Continuing with our trend of analysis into the Chinese Martial Arts world, we decided to share our insight into just why is it that you don't see Chinese Martial Arts (A.K.A. Kung Fu) in modern fighting.
This is a loose continuation of our earlier article - Sanda: When Kung Fu created a solution to its problems - then threw it away, and Is Kung Fu On The Cusp of a Modern Fighting Resurgence?
But wait a minute - is what you're about to read a list of excuses on why Chinese Kung Fu "doesn't work" or be presented with the overused simplified explanation of "it's not the system but the practitioner" (even if it is partly true)?
No, we're going to try to share exactly why, with legitimate reasons, you simply don't see Chinese Kung Fu in modern fighting arenas or combat sports.
Many modern martial arts practitioners or combat sports pundits have critiqued that Sanda / Sanshou (Chinese Kickboxing), a modernized combat sport form of Chinese Kung Fu practiced by the likes of UFC Women's Strawweight Champion Zhang Weili, or Sanshou Kung Fu & MMA Legend Cung Le, as just… Muay Thai kickboxing with Judo throws and western wrestling takedowns.
One such YouTuber in Ramsey Dewey calls Zhang Weili a bit of a "pretender" in that while she may practice Tai Chi, Shuai Jiao (Chinese Wrestling), or Sanda - when she fights, she just uses Muay Thai.
Which begs the question, is Sanda actually a modern culmination of Chinese Martial Arts, or not? And even if Sanda truly came from Chinese Kung Fu - why does no one seem to know or believe this?
It turns out, that somewhere along the timeline of the development of Sanda (Chinese Kickboxing), even Chinese Kung Fu / Martial Arts practitioners stopped believing that it was Kung Fu themselves.
This article was generously contributed by Mason Zhong of the Chinese Martial Arts Reformation Society.
Let’s face it. Many of us first stepped into a martial arts school or gym after watching guys in cool uniforms break cement blocks with their hands, feet, and heads. You wanted to learn how to transform your body into an indestructible weapon.
Pretty bad-ass right? But does board breaking and destroying cement blocks actually help for practical self-defense and sport purposes?
Horse Stance (馬步/马步, or 騎馬立ち, or 주춤 서기) is a pillar of many traditional martial arts (TMA) training regimens.
The concept seems simple. You step your feet out a bit more than shoulder-width apart. Then you lower yourself downward until your thighs are parallel to the ground and your knees are flexed 90 degrees. Keep your torso straight and up, looking straight in front of you. You can hold your arms statically by your sides, or you can throw alternating straight punches. All while remembering to control your breathing. You then proceed to hold this position for as long as your instructor tells you (or when you fall over in pain, whichever comes first).
So what is going on when you perform this exercise?
In recent years, the combat sports landscape has started to feel the influences of Chinese Kung Fu.
But is it just a ripple, or will it become a wave?
We take a look at some of the most prominent combat sports athletes and fighters that are doing their part in "Making Kung Fu Great Again".
We also give a refreshed outlook on Chinese Martial Arts in the combat sports landscape as it stands today in 2020.
Bruce Lee is back from the dead in TV's hottest martial arts show that finally does Asian Americans justice by telling the stories of the first Asian immigrants on-screen - with Asian actors.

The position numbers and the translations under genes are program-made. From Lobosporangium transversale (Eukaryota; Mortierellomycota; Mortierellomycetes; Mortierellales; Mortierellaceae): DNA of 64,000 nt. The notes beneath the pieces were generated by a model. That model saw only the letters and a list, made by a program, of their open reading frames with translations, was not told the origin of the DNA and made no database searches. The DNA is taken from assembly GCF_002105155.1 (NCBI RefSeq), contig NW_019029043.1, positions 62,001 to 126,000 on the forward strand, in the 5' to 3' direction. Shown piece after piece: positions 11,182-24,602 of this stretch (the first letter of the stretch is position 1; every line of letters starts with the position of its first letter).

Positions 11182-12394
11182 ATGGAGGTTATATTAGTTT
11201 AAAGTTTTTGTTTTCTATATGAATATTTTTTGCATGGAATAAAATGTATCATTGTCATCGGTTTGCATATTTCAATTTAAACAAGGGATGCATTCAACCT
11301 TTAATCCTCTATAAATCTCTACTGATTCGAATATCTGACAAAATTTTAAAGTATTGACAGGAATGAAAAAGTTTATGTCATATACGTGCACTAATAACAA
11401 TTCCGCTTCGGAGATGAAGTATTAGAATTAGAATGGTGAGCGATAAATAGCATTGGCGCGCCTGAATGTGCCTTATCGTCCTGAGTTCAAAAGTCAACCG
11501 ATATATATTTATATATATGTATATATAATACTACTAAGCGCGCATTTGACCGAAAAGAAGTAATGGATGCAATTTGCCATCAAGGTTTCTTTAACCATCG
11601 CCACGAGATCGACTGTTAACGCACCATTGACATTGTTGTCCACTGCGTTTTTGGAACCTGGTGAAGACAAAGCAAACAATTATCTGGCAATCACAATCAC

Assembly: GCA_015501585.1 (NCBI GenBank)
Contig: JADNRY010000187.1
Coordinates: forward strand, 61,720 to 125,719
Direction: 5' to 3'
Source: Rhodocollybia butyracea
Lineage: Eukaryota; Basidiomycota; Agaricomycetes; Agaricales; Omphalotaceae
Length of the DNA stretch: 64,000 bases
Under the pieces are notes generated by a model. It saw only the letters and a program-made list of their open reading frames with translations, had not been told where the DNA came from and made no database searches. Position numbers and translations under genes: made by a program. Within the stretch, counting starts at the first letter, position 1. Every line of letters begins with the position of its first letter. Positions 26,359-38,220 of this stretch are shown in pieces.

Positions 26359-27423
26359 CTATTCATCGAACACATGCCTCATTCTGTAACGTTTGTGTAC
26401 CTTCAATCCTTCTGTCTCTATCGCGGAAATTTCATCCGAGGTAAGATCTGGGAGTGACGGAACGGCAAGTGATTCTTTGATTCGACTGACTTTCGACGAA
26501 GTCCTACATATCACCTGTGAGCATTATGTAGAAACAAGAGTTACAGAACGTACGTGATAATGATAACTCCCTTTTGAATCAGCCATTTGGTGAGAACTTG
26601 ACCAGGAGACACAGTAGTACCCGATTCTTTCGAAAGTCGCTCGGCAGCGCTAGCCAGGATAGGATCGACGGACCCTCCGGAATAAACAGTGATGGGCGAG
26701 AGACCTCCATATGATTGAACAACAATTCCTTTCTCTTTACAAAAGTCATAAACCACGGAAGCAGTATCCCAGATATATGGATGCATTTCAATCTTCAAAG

Warrior, Season 1: A Review and Retrospective Analysis - including an analysis of Bruce Lee's portrayal in Quentin Tarantino's "Once Upon A Time In Hollywood".
On June 22, 2019. Artem Lobov (30-15, MMA), an MMA journeyman managed to edge out former World Champion professional boxer Paulie Malignaggi (36-8, Boxing) in a bare-knuckle boxing match at Bare Knuckle Fighting Championship 6: Malignaggi vs. Lobov.
The unexpected result sent shockwaves throughout the combat sports world and “exposed” the sport of boxing.In this blog post, we will look at the elements of boxing without gloves on, and if that means boxing training is, to some people who define it as such, the new "Kung Fu" (referring to a martial art or system that is only effective in its own ecosystem but ineffective once it is applied to the reality of fighting).
We take a look at the Okinawan Karate techniques utilized in a world class competitive fighting environment, (ie. the Ultimate Fighting Championship / UFC), and mainly the only man who is able to make use of such techniques in former UFC Light Heavyweight Champion and UFC Middleweight contender, and current Bellator MMA contender, Lyoto "The Dragon" Machida.
We will breakdown the most important moves that the rest of the MMA world or new school fans unaccustomed to Karate will find "elusive" and "weird".
Having trained in Taekwondo, we understand that the art itself has evolved into a sport and lost many of its other techniques in favour of only focusing on kicks.
Competition Taekwondo, at the lower and middle levels, also looks tame in comparison to full contact Muay Thai kickboxing bouts.
However, high-level, Olympic-level Taekwondo in the Adult Men's Division, is definitely not without its uses.
"Orientalism" is a term derived from Edward Said’s historic book Orientalism (1978) describing not an accurate representation of Asian culture, but rather an exaggerated and often incorrect fantasy of the fictional "Orient" as seen from a Western perspective and skewed by self-serving intentions.
We are going to break down the true meaning of cultural appropriation, orientalism, Japonism, and give fans an authentic Asian perspective on why cultural misappropriation in BJJ / MMA designed products can be potentially offensive to Asians and should not be practiced.